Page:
Why have only one server when you can have as many as you need, on demand? That's the premise behind cloud computing -- harnessing whole reams of processor and storage power without actually having to provision them yourself. But if you're without the right tools for the job, it's that much harder to reap the full gamut of benefits from working in the cloud.
The tools you have at your disposal are likely to be limited, if not dictated entirely, by the cloud computing service you've chosen. A good deal of this is due to cloud computing interfaces -- the application programming interfaces mainly -- not being interchangeable. The applications themselves that are run in the cloud, the stuff you provide, are only part of the picture. How you get it into the cloud, and deal with it from that point on, is also crucial.
To that end, the tools I'll be exploring deal with two things: 1) creating new apps or moving existing ones into a cloud-computing environment, and 2) managing them once you get them there. Most of the tools available right now concentrate on the most popular and well-known of the cloud-computing infrastructures out there -- namely, Amazon Web Services -- although some of them also offer services for Google's App Engine.
Amazon Web Services
Thanks at least in part to the name-brand recognition of parent company Amazon.com, Amazon Web Services is one of the most popular (or at least one of the most well-known) cloud-computing systems out there. Small wonder AWS sports a bevy of third-party tools to aid the use of its services. Sometimes this comes in the form of another service -- a kind of mediator between you and AWS.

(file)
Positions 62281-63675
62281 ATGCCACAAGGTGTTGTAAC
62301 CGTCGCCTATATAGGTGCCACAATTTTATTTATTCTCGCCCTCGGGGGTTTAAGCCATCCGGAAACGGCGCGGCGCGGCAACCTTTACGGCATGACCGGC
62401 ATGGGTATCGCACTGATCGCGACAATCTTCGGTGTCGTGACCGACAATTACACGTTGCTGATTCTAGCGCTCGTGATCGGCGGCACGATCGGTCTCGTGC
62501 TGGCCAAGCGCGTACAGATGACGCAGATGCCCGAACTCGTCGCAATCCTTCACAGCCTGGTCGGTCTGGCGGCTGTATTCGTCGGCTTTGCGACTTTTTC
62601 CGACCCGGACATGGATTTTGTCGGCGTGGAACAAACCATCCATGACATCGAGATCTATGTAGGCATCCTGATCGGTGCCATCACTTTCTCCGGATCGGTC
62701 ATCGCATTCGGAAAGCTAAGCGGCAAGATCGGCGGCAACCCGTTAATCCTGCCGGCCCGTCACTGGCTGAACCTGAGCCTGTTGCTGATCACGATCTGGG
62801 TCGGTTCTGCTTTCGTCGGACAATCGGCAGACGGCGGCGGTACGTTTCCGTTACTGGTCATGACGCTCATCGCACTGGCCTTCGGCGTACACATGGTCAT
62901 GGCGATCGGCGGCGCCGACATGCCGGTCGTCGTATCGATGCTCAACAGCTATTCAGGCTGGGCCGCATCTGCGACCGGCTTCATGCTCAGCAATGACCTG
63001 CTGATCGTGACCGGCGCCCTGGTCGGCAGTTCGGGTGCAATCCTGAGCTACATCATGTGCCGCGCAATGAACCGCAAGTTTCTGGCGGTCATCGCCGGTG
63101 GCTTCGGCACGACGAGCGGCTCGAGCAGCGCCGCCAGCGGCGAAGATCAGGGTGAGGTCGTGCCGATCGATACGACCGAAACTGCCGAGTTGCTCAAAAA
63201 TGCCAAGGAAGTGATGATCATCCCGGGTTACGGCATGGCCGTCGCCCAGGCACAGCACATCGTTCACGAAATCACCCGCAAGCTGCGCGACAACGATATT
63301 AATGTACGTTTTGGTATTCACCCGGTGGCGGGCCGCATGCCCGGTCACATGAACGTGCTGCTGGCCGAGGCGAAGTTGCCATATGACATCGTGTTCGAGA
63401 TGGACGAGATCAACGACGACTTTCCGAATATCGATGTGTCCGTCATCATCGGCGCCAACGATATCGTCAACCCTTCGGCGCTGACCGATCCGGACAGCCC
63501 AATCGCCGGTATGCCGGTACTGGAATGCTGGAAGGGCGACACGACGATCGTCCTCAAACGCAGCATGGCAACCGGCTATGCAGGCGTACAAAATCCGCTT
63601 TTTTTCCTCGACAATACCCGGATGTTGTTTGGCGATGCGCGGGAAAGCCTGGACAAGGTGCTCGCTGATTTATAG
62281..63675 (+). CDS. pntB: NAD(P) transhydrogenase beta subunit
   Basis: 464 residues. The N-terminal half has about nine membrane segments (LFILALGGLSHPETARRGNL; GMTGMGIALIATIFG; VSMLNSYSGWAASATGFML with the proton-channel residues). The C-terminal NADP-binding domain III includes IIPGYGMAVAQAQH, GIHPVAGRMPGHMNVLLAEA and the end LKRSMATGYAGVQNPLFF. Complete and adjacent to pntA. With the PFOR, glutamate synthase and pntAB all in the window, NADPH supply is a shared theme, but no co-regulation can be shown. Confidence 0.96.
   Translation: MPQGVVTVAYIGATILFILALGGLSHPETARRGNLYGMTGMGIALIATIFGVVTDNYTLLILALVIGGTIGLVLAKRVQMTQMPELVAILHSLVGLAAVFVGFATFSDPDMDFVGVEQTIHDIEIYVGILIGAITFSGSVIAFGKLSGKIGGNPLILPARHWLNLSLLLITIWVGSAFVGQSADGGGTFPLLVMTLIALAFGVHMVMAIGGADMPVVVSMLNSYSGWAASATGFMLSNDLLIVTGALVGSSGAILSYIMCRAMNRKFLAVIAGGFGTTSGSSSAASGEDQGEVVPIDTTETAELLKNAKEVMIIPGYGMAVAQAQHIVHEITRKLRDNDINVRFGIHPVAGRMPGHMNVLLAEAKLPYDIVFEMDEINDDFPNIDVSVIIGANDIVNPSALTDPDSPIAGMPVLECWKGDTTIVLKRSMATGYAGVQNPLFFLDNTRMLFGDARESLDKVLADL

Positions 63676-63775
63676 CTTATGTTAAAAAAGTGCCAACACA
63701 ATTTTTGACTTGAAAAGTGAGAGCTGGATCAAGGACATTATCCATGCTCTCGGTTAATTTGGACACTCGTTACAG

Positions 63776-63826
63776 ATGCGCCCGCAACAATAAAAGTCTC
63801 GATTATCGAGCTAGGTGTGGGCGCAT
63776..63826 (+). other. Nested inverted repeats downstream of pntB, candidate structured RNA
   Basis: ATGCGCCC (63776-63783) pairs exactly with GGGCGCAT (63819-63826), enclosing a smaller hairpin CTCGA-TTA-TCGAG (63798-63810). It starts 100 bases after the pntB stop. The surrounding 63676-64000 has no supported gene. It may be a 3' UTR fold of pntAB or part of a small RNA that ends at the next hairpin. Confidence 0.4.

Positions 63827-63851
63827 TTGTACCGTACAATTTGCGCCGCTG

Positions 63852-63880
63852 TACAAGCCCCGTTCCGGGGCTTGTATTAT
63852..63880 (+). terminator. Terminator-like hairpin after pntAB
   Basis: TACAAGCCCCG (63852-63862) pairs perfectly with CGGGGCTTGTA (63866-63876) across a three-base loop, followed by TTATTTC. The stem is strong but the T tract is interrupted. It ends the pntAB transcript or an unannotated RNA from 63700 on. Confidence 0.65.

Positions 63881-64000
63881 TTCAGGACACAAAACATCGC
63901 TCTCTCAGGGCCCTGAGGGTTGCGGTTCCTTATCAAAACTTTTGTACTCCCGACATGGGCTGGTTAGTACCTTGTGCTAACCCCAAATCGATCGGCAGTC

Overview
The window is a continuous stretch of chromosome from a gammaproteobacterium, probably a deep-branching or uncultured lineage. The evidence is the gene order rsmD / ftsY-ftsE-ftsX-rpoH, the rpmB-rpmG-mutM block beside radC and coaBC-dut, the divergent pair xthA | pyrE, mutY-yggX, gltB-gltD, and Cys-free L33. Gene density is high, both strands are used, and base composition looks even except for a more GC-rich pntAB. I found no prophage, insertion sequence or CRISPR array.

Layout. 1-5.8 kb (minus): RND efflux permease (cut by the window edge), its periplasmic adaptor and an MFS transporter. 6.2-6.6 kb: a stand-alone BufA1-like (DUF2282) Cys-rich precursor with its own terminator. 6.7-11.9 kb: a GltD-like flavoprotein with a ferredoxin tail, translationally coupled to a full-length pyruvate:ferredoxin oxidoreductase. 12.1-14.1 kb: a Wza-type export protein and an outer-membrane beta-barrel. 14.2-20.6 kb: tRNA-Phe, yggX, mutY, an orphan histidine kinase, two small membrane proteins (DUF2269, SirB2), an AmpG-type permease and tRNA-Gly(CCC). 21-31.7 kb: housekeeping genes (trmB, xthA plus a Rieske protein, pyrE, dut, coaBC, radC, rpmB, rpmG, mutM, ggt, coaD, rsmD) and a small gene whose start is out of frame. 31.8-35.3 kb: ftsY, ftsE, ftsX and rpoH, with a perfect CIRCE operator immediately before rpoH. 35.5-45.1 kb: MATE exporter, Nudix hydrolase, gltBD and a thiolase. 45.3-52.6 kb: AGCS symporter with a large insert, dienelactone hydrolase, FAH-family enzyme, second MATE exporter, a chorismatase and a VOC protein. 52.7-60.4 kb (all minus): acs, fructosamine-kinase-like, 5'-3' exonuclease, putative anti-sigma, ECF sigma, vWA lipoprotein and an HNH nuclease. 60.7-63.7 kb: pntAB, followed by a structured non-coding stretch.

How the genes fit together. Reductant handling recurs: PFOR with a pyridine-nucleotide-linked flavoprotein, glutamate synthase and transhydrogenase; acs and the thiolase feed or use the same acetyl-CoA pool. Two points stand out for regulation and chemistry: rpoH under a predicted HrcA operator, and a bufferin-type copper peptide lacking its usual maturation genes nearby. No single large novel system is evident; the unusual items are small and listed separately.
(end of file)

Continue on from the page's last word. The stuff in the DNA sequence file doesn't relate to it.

Elastra's Cloud Server is one example of such a system. An application that uses MySQL, Ingres, or EnterpriseDB can be deployed into Amazon EC2, with its data stored in Amazon S3. Failover, replication, and elastic clustering (the ability to add or delete nodes based on demand) are all handled automatically by Elastra. The application side of things is more your responsibility, but you're essentially given a Linux 2.6.16 platform in one of three basic instance configurations that you can write apps in.
Another mediator is RightScale, which also offers a tiered approach to elasticity. A free developer edition lets you get your feet wet right away with 10 free hours of EC2 usage. The other tiers (starting at $500 a month) allow you access to expanded functionality -- scalable batch processing, scripting, multiple server deployment, and for-pay support and consulting.
The folks at Coghead use the term "platform as a service" to describe their Web app development platform, which includes a Flex-driven in-the-browser development environment and, of course, Amazon's cloud stack. It's clearly been designed for those who do not already have an existing application set, but rather want to create something from scratch without learning a great deal of programming along the way.